I’m trying to improve my electronics skills. I thought modding might be the logical next step from changing internal batteries and swapping out tactile switches. I’d like to add MIDI to my Korg Poly-61 and maybe improve the MIDI on my Roland JX-3P. These mods require skills above and beyond what I have now, and I certainly don’t want to wreck them in the process, so when a cheap Poly-800 became available on Yahoo Auctions, I snapped it up in the hopes of trying the Moog Slayer Filter Mod. As anyone who’s looked at a Poly-800 knows, there are no knobs on the front panel, just a few buttons and a lot of teal. I couldn’t do much about the teal but I could add two knobs to bring direct control of the filter and cutoff parameters to the fore. Seeing as it’s a Poly-800, and they sell for around $100 in Japan, I wouldn’t be too disappointed if I killed it. I could always sell it for parts and get my money back anyway. Cosmetically, my new Poly-800 wasn’t in terrible shape. There was so

Roland HS-80 SynthPlus 80 (Alpha Juno 2)

Although I listened to industrial music all through high school, and loved groups like Front 242 and Skinny Puppy, my interest in electronic music really exploded when I discovered techno and rave in 1991. I loved the energy of it but mostly I loved the sounds. It was unabashedly synthy, and each song was seemingly built around one or two incredible sounds that just repeated. It was glorious. I loved all the hoovers, but especially the Dominator, so if you had put money down with a bookie in 1991 that I’d someday be the proud owner of an Alpha Juno synth then you’d be a winner today. Well, almost. Instead of buying a reasonably sized Alpha Juno or Alpha Juno 2, I had to go and get the HS-80 SynthPlus 80, the rather unwieldy and, it has to be said, ugly home version. Introduced in 1987, a year later than the original Alphas, this behemoth widened the case to include an amp and two speakers. Gone are the fetching membrane buttons, replaced with D-50-style black push-button jobbi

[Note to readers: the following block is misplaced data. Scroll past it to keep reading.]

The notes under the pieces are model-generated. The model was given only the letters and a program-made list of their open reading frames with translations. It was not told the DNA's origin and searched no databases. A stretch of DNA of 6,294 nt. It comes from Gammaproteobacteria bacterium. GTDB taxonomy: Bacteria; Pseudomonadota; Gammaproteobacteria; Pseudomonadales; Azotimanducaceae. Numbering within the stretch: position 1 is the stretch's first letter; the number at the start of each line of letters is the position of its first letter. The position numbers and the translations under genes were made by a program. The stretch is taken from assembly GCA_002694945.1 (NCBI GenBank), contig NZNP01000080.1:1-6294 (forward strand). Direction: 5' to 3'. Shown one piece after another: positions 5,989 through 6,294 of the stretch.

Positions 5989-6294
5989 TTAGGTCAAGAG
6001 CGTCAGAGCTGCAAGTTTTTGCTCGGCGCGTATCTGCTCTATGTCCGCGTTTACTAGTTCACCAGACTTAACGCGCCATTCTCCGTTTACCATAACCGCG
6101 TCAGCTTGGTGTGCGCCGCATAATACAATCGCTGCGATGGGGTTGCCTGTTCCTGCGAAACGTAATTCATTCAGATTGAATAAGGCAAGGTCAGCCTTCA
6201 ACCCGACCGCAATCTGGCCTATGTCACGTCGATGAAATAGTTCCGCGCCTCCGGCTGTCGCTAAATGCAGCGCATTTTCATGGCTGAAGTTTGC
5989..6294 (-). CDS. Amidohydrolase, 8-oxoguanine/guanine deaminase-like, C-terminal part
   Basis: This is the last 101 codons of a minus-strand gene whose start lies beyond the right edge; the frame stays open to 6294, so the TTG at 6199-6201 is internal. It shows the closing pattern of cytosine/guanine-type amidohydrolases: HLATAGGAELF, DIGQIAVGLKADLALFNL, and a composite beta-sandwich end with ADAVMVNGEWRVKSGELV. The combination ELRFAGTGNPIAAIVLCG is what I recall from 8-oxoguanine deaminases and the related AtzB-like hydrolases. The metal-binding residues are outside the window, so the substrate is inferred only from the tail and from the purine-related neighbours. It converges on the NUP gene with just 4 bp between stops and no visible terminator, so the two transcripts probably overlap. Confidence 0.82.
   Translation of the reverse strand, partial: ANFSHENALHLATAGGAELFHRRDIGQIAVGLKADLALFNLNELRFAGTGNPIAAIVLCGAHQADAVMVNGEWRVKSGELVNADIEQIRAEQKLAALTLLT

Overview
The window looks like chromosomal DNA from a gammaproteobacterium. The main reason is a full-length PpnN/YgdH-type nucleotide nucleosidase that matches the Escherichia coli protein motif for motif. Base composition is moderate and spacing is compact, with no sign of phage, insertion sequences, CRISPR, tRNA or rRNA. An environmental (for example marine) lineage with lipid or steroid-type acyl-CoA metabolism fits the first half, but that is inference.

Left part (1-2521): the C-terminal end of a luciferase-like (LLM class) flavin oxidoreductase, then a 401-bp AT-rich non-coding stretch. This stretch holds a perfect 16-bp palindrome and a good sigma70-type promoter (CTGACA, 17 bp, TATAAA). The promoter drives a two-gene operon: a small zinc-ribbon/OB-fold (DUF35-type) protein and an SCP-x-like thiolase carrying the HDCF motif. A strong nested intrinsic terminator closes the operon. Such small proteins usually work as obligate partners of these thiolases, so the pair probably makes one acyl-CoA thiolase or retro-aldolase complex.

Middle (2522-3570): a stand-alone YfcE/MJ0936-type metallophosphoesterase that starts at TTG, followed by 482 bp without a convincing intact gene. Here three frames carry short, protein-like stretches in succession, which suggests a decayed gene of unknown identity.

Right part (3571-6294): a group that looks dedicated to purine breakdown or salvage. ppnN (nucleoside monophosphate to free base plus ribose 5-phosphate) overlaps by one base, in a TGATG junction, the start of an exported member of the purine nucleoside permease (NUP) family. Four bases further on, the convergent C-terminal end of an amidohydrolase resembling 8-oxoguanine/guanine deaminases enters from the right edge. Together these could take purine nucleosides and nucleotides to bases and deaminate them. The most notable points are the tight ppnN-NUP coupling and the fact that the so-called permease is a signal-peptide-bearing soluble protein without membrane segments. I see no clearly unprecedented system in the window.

Casio CZ-5000 (Part Two)

The last time I had my poor, battered CZ-5000 open, I tried to change the signal relay, a small component usually found in consumer electronics to suppress the thump sound heard at power-on. These are known to go bad in the CZ range, and can apparently cause all kinds of interference in the audio signal, from distortion and pops to volume drops and more. My machine was experiencing all these things, including an excessive amount of noise when moving the chorus slider. The signal relay drop-in replacement that I bought on eBay didn’t work so I cleaned the old as well as I could, re-installed it, and declared it fixed. Well, that didn’t last long. I fired up the CZ-5000 recently to install some patches I found online and was disappointed to discover that my “fix” was no longer working, and all the horrible noise had come back. It was time to address this issue permanently. And, while the machine was open, I figured I may as well replace the old LCD screen, which had a column of bad